Mythbuster: French state schools do not have uniforms
This is no longer 100% true. One town is experimenting with a uniform – but it is not obligatory
Pupils returning to schools in one French town after last October’s half-term holidays caused a stir due to their sky blue-and-navy uniforms.
Unlike in the UK, uniforms are not – and never have been – obligatory in state schools in France.
The uniform in Provins, Seine-et-Marne, was voluntary but it is the first time one has been worn in state schools in France (apart from in some overseas territories). Only private or military schools have the right to impose a uniform.
The uniform, which costs €137 for the complete 10-piece outfit, is optional in six primary schools. It came after 63% of parents supported the move in a vote last June, though some parents later said they felt pressurised into backing it.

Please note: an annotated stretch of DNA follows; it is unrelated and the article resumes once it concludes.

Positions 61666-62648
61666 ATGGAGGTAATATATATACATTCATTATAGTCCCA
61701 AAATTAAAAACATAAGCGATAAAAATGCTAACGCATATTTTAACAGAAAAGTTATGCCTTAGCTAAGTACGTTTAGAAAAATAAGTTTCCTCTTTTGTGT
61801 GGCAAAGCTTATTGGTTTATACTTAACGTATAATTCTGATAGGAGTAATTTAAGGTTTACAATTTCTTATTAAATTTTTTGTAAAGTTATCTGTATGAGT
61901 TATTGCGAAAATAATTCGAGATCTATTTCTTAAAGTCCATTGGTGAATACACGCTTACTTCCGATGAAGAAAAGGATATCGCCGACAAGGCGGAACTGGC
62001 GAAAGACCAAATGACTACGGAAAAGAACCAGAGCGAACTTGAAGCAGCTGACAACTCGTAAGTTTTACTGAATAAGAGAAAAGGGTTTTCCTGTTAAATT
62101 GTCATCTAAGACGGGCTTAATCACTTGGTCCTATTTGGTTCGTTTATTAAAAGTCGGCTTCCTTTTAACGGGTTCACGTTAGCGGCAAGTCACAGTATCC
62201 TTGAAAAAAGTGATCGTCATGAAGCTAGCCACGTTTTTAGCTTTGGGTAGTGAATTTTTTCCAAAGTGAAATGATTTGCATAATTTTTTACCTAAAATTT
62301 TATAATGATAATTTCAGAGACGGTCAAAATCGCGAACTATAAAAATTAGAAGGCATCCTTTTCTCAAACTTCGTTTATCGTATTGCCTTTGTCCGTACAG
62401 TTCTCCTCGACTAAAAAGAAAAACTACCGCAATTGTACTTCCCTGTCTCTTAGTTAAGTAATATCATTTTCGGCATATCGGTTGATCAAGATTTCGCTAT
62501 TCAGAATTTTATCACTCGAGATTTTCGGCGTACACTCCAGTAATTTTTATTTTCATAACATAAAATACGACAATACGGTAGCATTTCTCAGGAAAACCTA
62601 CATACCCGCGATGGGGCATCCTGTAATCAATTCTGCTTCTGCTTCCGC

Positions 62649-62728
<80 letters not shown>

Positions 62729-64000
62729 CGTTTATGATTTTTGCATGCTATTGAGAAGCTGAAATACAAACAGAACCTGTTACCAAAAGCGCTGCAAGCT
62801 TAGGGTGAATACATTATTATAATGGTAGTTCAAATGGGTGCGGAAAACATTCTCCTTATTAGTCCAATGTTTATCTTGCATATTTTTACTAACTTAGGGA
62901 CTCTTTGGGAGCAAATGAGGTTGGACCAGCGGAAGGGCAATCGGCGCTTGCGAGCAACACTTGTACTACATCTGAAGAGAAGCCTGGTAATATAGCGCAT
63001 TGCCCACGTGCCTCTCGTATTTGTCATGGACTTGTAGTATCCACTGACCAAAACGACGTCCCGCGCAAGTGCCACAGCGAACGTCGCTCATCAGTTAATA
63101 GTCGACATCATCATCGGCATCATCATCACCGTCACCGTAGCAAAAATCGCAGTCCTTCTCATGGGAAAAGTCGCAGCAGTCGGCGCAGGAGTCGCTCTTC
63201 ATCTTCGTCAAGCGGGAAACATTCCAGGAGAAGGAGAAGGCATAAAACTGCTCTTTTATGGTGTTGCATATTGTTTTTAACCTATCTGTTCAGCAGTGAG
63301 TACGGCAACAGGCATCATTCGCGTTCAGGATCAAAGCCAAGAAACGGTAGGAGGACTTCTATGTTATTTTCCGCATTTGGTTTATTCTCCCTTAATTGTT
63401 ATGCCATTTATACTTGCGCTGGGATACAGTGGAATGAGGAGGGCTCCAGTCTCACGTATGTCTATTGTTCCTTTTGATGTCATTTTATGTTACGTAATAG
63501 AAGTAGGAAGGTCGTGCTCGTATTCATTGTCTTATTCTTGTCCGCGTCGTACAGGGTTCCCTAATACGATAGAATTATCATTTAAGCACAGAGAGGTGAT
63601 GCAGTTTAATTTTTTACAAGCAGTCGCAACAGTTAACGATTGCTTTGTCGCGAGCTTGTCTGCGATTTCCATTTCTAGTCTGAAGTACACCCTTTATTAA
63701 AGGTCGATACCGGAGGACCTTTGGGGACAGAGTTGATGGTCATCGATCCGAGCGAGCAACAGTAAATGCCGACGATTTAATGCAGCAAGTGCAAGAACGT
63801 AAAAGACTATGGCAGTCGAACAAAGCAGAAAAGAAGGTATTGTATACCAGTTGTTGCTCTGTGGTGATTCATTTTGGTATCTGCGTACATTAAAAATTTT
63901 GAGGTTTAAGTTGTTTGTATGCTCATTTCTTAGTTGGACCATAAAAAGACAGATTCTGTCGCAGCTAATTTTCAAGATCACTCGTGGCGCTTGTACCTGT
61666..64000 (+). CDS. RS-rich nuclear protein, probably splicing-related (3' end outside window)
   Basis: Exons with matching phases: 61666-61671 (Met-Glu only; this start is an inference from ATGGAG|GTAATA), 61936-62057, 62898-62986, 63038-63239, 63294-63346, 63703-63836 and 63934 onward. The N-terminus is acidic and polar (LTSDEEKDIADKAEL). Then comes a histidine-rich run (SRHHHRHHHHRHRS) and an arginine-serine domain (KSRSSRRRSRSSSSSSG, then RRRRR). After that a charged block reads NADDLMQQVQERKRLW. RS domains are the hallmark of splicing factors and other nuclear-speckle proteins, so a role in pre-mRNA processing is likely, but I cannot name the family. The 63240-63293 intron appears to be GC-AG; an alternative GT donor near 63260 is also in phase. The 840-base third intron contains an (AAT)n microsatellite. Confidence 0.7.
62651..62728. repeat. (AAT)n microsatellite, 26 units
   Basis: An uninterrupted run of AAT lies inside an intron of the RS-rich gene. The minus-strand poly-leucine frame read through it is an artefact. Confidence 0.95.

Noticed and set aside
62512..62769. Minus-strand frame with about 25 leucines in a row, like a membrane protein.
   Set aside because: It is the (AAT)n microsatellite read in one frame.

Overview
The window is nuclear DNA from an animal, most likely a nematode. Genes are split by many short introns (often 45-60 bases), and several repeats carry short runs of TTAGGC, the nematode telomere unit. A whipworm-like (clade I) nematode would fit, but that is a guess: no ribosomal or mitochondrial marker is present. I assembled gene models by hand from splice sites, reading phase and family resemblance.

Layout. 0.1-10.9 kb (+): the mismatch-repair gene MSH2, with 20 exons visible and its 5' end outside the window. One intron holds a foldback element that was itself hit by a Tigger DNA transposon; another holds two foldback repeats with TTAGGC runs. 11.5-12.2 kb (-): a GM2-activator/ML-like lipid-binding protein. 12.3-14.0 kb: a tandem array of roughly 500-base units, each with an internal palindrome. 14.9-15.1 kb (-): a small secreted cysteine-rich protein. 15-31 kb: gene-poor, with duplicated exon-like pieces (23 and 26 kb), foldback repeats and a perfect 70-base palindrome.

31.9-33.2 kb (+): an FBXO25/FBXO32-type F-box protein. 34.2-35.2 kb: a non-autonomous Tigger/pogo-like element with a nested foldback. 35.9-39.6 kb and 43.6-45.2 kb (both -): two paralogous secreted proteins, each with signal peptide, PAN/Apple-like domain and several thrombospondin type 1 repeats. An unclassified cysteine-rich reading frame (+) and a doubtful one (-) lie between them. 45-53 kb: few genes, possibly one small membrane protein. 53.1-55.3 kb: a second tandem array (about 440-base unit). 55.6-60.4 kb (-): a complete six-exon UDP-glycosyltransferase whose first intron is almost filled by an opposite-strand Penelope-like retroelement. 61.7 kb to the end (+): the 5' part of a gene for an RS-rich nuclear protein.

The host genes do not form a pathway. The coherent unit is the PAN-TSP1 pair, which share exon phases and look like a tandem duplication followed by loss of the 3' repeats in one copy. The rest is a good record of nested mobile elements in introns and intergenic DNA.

School uniforms divide opinion in France.
A 2018 survey showed that 63% of French people are in favour, but others see them as a step backwards and an ideological tool.
Opinions are divided along party lines: of those who participated in the survey, 76% of Les Républicains (Right) and 78% of Front National supporters are for them, against 59% of LREM (Centre-Right) and 56% Parti Socialiste (Left).
Former presidential candidate François Fillon previously declared his support for them, and Education Minister Jean-Michel Blanquer has said they could be a symbol of equality, reminding pupils that they are members of an educational and national community.
As for the pupils, one boy of eight told a reporter: “I am happy because I’m dressed like Harry Potter.”